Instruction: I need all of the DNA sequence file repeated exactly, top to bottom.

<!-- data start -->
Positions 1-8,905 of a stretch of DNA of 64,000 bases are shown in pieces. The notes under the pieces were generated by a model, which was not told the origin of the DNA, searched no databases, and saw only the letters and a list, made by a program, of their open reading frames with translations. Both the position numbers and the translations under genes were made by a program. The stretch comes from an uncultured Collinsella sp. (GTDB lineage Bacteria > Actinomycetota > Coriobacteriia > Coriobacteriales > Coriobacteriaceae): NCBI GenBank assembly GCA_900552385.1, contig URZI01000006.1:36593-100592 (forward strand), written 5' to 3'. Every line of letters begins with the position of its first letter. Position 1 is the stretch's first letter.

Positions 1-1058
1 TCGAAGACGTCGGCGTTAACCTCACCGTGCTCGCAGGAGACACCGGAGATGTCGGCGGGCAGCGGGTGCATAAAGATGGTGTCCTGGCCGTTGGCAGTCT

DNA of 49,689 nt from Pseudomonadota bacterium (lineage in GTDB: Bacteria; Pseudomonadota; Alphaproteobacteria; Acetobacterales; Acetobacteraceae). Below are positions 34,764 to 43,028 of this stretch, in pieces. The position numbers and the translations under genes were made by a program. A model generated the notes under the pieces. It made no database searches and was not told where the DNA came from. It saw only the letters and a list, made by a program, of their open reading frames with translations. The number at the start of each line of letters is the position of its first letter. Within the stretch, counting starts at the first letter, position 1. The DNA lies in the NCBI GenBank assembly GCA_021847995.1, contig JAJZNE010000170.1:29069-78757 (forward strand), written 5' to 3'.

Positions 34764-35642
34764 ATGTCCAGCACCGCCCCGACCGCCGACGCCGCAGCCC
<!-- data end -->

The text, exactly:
Positions 1-8,905 of a stretch of DNA of 64,000 bases are shown in pieces. The notes under the pieces were generated by a model, which was not told the origin of the DNA, searched no databases, and saw only the letters and a list, made by a program, of their open reading frames with translations. Both the position numbers and the translations under genes were made by a program. The stretch comes from an uncultured Collinsella sp. (GTDB lineage Bacteria > Actinomycetota > Coriobacteriia > Coriobacteriales > Coriobacteriaceae): NCBI GenBank assembly GCA_900552385.1, contig URZI01000006.1:36593-100592 (forward strand), written 5' to 3'. Every line of letters begins with the position of its first letter. Position 1 is the stretch's first letter.

Positions 1-1058
1 TCGAAGACGTCGGCGTTAACCTCACCGTGCTCGCAGGAGACACCGGAGATGTCGGCGGGCAGCGGGTGCATAAAGATGGTGTCCTGGCCGTTGGCAGTCT

DNA of 49,689 nt from Pseudomonadota bacterium (lineage in GTDB: Bacteria; Pseudomonadota; Alphaproteobacteria; Acetobacterales; Acetobacteraceae). Below are positions 34,764 to 43,028 of this stretch, in pieces. The position numbers and the translations under genes were made by a program. A model generated the notes under the pieces. It made no database searches and was not told where the DNA came from. It saw only the letters and a list, made by a program, of their open reading frames with translations. The number at the start of each line of letters is the position of its first letter. Within the stretch, counting starts at the first letter, position 1. The DNA lies in the NCBI GenBank assembly GCA_021847995.1, contig JAJZNE010000170.1:29069-78757 (forward strand), written 5' to 3'.

Positions 34764-35642
34764 ATGTCCAGCACCGCCCCGACCGCCGACGCCGCAGCCC